A rational president, making decisions untainted by racial bias, would know that Nigerians are among the most successful and highly educated immigrant groups in America: 61 percent hold at least a bachelor’s degree. More than 1 in 3 Nigerian immigrants work in the US health care industry; compared to the general population, they’re also more likely to work in science, technology, and engineering fields.
Then there’s President Trump. Shown statistics about Nigerian immigration in the United States, he lamented in 2017 that once Nigerians were in the United States, they would never “go back to their huts” in Africa.
That ignorant, bigoted comment tells you everything you need to know about the administration’s latest immigration restrictions, which primarily affect African nationals and their US-based families. The administration has tried to rationalize the policy as a national-security move. But they’re not kidding anyone, and it shows why Congress needs to limit the president’s ability to issue sweeping bans affecting entire countries.
As of Feb. 21, the president instructed the US Department of Homeland Security to bar citizens of Myanmar, Eritrea, Kyrgyzstan, and Nigeria, which has the largest economy in Africa, from seeking permanent admission to the United States. The order also bans citizens of Sudan and Tanzania from participating in the diversity lottery program, which issues green cards to as many as 50,000 foreigners annually. In a press release, DHS insisted that the new “restrictions do not reflect animus or bias against any particular country, region, ethnicity, race, or religion”; instead, they are the “result of these countries’ unwillingness or inability to adhere to our identity management, information sharing, national security, and public safety assessment criteria."
It is a dramatic expansion of Trump’s previous attempts to bar Muslims and other foreigners. Yet this time, the main victims are American citizens. Unlike the previous travel bans, this new restriction does not apply to refugees, students, tourists, or visitors coming under temporary visas. But it will prevent nearly all parents, children, wives, husbands, and other eligible relatives of US citizens from applying for a green card. The new travel ban will hurt more than 336,000 naturalized US citizens, who won’t be able to reunite with relatives living abroad.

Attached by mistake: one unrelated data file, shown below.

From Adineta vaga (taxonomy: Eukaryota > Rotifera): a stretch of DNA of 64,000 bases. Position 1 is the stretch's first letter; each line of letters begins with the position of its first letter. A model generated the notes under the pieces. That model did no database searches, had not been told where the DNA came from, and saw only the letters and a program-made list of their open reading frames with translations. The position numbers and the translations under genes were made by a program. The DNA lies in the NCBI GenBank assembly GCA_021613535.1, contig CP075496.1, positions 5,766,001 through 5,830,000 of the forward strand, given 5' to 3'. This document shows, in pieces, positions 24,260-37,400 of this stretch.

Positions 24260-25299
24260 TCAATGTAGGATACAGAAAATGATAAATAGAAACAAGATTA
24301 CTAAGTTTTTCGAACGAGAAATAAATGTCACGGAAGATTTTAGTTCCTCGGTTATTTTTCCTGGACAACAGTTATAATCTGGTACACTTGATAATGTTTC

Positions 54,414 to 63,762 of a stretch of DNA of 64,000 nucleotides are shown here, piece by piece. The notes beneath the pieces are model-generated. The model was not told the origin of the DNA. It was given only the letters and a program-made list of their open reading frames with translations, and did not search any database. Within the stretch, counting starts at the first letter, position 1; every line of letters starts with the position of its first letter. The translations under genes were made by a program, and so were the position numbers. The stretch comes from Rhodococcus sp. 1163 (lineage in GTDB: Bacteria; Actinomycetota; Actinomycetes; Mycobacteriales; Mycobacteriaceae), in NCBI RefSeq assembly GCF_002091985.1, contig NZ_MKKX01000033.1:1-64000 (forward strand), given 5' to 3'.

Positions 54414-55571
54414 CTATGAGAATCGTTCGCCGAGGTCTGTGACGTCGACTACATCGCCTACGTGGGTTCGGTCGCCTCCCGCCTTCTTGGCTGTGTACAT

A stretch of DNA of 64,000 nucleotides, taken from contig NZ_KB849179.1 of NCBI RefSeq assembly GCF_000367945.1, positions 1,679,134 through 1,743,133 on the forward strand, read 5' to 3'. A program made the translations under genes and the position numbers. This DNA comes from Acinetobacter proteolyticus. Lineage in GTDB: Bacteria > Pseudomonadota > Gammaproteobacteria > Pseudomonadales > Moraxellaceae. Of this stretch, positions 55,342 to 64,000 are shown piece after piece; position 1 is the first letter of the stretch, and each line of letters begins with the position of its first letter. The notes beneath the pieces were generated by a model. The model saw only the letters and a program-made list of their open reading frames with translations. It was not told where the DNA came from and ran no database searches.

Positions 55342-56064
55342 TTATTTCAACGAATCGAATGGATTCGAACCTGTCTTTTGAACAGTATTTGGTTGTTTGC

Under the new rule, a tourist from Nigeria can still visit, but a Nigerian seeking to join her husband who is already here will be barred from moving here. As immigration experts have pointed out, the “underwear bomber” — the only Nigerian individual charged with terrorism in the United States — came here on a tourist visa and thus would have been allowed in under the new travel restriction. Others have noted that, in the last two decades, no Americans have been killed on US soil by terrorist extremists from the six countries included in Trump’s new travel ban.
It’s hard to take the Trump administration’s argument for the new ban seriously. If one is to believe that DHS is targeting these countries for their inability to provide certain safeguards when issuing passports or for failing to share information on certain individuals, presumably that would apply to tourists or other short-term travelers as well. Why ban only the grandfather seeking to move to be with his US-based family?
Congress can and should do something, of course. The NO BAN Act — or the National Origin-Based Antidiscrimination for Nonimmigrants Act — was filed last year by US Representative Judy Chu of California. It’s a fair and sensible policy solution that inserts fundamental checks and balances into the president’s executive power to indefinitely restrict or bar foreigners from coming to the United States. The bill would amend the section of the Immigrant and Nationality Act that grants the president such broad discretion and, aside from repealing all Trump’s travel ban orders, it would require that all future presidential travel limits be reported to Congress and the public, and that they be supported by credible evidence.
Taken together, all Trump’s travel bans are closing the doors of America on a half-billion foreigners and roughly a quarter of Africa’s population. Let’s not forget Trump’s own words when referring to immigrants from Africa. In a now-infamous remark directed at immigrants from Africa and Central America, he whined: “Why are we having all these people from shithole countries come here?”
It should be self-evident by now that Trump’s new travel ban is not grounded on real national security concerns. Instead, it’s about selectively deciding who should be an American.
Editorials represent the views of the Boston Globe Editorial Board. Follow us on Twitter at @GlobeOpinion.